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Hopes to Alter Image With New Ad Campaign : Canada Seeks to Woo U.S. Tourists

January 29, 1986|KENNETH FREED | Times Staff Writer

OTTAWA — When most Americans think about Canada--and they usually don't--the image is of ice, snow and toothless hockey players, not a place to go for excitement, mystery or high living. The Great Dull North. Canadians themselves often have the same idea about their country, and their feelings were not particularly hurt when a recent government-commissioned study found that Americans see Canada as the three-M country--for moose, mountains and Mounties.

In fact, many Canadians prefer to vacation in the United States rather than in their own country; Canadians traveling for pleasure south of the border outnumber Americans going north by 3.8 million a year. But the survey also indicated that Canada is losing money--lots of it--because of American indifference to the charms of its northern neighbor, and at that point the federal government decided it was time for a change of image. So, to get Americans thinking about and coming to Canada, a $15-million advertising campaign will start soon to awaken the affluent U.S. traveler to what the promotion types are calling "Canada--The World Next Door."

The word is awaken . The government survey, which involved 50-minute interviews with 9,000 Americans last year, showed that only one in 50 U.S. residents had ever even considered taking a vacation in Canada. And, of the nearly 131 million Americans who took pleasure trips in 1985, a mere 4% came to Canada.

"Actually, the biggest problem we have is not that Canada is too cold or too expensive for Americans," said Robert Parkins, a spokesman for the Ministry of Tourism "Our problem is that they don't think of Canada at all." When the image of Canada does seep into the American consciousness, he went on, "our survey shows they think of the country as all moose, mountains and Mounties."

Attracting more American tourists is of no small importance to this country, which has a $37-billion federal deficit. In per-capita terms, this is twice the U.S. budget deficit. According to government statistics, Canada lost more than $2.1 billion last year because Canadians traveling abroad outnumbered foreigners traveling to Canada.

Television-Oriented Ad Campaign

To change all this, Tourism Minister Jack Murta has given the multimillion-dollar advertising campaign to a Toronto firm, Camp Associates, with a mandate to persuade Americans that "we are cheaper, safer, have real cities and exciting night life." The slick, mainly television-oriented campaign will not ignore the traditional attractions of Canada's outdoors and the historic nature of French Canada. The theme will be that Canada is a country of three worlds--the Old World (largely Montreal and Quebec City), the New World (the other major cities) and the Wild World (the wilderness).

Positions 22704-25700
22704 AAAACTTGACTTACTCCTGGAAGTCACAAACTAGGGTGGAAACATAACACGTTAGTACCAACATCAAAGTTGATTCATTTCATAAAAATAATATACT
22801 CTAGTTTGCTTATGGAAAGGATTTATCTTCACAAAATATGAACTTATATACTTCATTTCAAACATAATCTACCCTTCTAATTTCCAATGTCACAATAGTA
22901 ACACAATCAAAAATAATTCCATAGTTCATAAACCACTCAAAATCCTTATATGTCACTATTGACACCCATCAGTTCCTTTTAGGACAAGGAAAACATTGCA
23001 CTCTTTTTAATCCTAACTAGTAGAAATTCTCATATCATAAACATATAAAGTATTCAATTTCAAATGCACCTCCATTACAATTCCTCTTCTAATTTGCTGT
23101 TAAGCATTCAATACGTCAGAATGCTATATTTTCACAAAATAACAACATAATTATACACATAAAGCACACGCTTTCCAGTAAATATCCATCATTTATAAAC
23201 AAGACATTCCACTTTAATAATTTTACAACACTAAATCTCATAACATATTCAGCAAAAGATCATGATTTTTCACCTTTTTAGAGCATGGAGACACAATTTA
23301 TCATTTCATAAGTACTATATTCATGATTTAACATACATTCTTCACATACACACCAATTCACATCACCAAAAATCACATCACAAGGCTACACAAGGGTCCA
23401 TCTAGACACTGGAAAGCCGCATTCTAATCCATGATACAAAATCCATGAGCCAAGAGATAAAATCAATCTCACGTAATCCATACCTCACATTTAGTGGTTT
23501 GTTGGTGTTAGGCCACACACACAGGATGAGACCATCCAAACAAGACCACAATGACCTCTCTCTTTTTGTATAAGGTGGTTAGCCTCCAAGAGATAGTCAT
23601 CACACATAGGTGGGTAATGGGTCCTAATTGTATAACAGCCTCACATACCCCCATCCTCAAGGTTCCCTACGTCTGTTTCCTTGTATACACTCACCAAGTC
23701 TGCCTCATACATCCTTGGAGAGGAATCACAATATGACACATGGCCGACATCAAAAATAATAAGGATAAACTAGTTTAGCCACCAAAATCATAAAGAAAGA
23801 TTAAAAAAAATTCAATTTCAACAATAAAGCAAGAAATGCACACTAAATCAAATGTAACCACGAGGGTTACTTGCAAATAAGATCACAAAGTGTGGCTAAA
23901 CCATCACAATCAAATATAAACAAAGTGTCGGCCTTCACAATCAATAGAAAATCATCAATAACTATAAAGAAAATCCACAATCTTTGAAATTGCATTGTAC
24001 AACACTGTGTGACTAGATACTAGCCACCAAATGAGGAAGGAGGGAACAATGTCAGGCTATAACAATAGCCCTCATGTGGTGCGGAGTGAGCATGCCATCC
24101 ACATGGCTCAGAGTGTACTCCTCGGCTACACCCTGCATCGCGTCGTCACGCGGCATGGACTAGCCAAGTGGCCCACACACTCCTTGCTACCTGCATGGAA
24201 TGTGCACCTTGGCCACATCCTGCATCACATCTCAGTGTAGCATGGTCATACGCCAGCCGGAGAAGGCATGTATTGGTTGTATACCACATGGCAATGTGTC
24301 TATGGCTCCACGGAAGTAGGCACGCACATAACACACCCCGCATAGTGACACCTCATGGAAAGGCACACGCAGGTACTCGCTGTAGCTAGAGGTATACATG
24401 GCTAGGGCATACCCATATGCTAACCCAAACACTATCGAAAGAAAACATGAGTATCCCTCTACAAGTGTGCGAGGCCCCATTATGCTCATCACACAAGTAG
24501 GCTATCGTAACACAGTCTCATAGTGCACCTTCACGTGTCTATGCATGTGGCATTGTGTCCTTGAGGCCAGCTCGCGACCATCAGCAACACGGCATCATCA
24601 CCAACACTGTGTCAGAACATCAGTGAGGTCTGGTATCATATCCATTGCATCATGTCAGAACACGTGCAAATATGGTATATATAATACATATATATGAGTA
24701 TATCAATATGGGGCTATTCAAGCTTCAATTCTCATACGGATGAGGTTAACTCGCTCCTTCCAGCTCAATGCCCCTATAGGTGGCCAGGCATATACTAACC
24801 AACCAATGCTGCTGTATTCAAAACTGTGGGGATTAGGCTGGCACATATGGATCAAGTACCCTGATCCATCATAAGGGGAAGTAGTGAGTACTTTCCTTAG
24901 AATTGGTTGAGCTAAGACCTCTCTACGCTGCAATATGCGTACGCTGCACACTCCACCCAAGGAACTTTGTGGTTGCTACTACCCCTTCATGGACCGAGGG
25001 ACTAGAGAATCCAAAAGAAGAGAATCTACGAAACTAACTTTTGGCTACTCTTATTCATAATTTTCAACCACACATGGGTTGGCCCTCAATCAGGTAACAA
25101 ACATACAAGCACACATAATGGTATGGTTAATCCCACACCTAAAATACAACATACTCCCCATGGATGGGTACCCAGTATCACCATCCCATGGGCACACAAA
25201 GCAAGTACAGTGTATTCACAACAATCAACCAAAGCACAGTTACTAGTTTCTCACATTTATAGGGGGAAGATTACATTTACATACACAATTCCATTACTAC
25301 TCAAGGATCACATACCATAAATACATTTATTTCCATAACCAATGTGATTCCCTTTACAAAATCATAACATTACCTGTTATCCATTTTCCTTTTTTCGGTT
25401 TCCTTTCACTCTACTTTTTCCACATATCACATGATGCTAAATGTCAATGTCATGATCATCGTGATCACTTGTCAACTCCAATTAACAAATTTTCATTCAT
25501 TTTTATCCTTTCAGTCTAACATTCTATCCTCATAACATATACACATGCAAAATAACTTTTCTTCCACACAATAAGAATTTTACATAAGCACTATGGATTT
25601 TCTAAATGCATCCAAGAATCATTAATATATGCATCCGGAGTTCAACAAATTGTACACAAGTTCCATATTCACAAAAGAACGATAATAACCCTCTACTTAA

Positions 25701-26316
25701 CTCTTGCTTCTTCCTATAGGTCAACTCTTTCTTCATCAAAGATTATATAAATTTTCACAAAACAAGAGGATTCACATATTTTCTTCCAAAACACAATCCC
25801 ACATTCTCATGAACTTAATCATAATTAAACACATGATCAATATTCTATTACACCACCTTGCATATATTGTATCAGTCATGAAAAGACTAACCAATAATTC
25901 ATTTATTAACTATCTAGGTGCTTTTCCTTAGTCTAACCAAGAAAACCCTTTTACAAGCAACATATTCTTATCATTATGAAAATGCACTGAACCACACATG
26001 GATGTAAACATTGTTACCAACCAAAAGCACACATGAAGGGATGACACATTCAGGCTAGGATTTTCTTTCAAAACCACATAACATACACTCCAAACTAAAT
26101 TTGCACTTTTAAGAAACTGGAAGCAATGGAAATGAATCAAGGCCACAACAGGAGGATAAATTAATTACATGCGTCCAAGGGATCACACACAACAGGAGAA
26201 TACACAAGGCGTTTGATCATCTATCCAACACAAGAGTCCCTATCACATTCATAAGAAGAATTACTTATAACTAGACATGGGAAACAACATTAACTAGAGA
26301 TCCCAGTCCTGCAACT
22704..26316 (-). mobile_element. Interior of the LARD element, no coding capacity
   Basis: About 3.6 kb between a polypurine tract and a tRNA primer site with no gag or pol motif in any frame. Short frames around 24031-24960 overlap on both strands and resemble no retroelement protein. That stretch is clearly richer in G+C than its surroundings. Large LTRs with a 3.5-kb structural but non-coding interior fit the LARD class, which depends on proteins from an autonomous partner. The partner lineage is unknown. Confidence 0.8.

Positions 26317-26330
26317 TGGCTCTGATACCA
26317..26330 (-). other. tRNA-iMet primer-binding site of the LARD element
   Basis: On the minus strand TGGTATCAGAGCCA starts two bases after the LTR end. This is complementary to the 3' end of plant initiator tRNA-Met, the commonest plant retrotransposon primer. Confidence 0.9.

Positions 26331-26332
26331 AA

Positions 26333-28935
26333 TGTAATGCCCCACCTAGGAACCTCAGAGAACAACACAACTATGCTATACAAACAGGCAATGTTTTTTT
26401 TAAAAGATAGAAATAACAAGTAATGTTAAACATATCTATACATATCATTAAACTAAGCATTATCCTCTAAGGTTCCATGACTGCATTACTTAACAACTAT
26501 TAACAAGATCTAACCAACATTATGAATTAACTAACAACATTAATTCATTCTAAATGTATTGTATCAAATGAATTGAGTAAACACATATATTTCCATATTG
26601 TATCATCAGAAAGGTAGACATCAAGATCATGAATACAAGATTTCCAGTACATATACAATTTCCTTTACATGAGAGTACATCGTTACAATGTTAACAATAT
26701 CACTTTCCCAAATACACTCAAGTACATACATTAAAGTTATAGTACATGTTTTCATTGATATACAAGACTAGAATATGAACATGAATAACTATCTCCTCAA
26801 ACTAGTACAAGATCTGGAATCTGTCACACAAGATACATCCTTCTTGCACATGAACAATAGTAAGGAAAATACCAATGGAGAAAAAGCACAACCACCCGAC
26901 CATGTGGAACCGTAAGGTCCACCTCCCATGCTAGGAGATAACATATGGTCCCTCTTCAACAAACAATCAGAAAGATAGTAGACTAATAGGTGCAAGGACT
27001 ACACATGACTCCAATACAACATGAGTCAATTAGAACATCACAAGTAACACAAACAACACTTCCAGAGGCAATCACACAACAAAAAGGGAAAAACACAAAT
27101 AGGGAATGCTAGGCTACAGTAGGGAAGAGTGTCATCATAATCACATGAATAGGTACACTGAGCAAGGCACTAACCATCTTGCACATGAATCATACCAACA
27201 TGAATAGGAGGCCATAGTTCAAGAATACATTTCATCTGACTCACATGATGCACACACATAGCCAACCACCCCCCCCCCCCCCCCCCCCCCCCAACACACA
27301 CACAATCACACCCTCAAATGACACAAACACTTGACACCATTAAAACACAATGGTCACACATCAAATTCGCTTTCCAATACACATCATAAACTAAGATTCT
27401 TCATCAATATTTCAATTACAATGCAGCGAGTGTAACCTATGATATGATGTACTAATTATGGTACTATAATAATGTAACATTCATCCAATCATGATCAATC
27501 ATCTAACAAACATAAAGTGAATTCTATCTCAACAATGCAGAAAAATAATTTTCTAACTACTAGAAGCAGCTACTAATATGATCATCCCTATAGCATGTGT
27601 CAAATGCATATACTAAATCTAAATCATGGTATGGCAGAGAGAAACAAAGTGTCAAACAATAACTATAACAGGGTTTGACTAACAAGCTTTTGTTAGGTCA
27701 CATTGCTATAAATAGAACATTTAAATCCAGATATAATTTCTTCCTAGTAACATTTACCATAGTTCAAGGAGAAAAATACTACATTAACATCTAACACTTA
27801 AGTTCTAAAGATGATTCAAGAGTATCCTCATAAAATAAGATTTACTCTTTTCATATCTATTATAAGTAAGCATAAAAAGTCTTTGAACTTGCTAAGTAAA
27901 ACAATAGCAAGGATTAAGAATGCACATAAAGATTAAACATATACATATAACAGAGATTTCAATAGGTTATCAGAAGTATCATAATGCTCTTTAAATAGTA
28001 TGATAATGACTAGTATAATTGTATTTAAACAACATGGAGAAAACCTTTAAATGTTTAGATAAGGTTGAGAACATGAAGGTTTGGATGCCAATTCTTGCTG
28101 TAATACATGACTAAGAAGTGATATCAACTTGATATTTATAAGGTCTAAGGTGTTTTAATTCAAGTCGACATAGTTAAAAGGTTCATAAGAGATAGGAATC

Nonetheless, the idea being pushed hardest is that the sophisticated tourist looking for a big-city good time can find it in Canada--and at a lower price and more safely than in Europe, Asia or even at home in the United States. So the 30- and 60-second spots that will be flooding the top 36 U.S. television markets starting March 3 will be flashy, rock-video-type ads featuring the sophisticated and lively aspects of Toronto, Montreal and Vancouver, with their upscale restaurants, nightclubs, theaters and discos.

"We want to show that Canadians do disco," Parkins said, "and that there is a lot to do here after dark. We just don't sit and watch the snow fall."

That was the problem with previous approaches to tourism, according to Murta. "Americans didn't think about us," he said, "and if they did, it was in terms of hunting and fishing. And our surveys found that most Americans figure they can fish and hunt as well in the United States, so why come here."

Montreal, with its French language, 17th-Century "Old City" and excellent restaurants, does have Old World-type charm. Vancouver's blue-water harbor, its snow-capped mountains and liberated social standards give it a relaxed, party-like atmosphere. And Toronto's glittering appearance--theaters, restaurants and shining skyline--allows it to boast about its place among North America's great cities.

According to Murta, Canada and its cities are different enough to make tourists know they are in another culture but not so different as to make them anxious or self-conscious. "What we are is comfortably different," he said.

Yet many travel agents in Canada doubt that just saying so is enough. What may turn the trick is the emphasis the Camp Associates ads will put on price and safety. "We're going to point out that you can do anything in Canada that you can do anywhere, and you can do it cheaper and do it in a lot more safety," Murta said.

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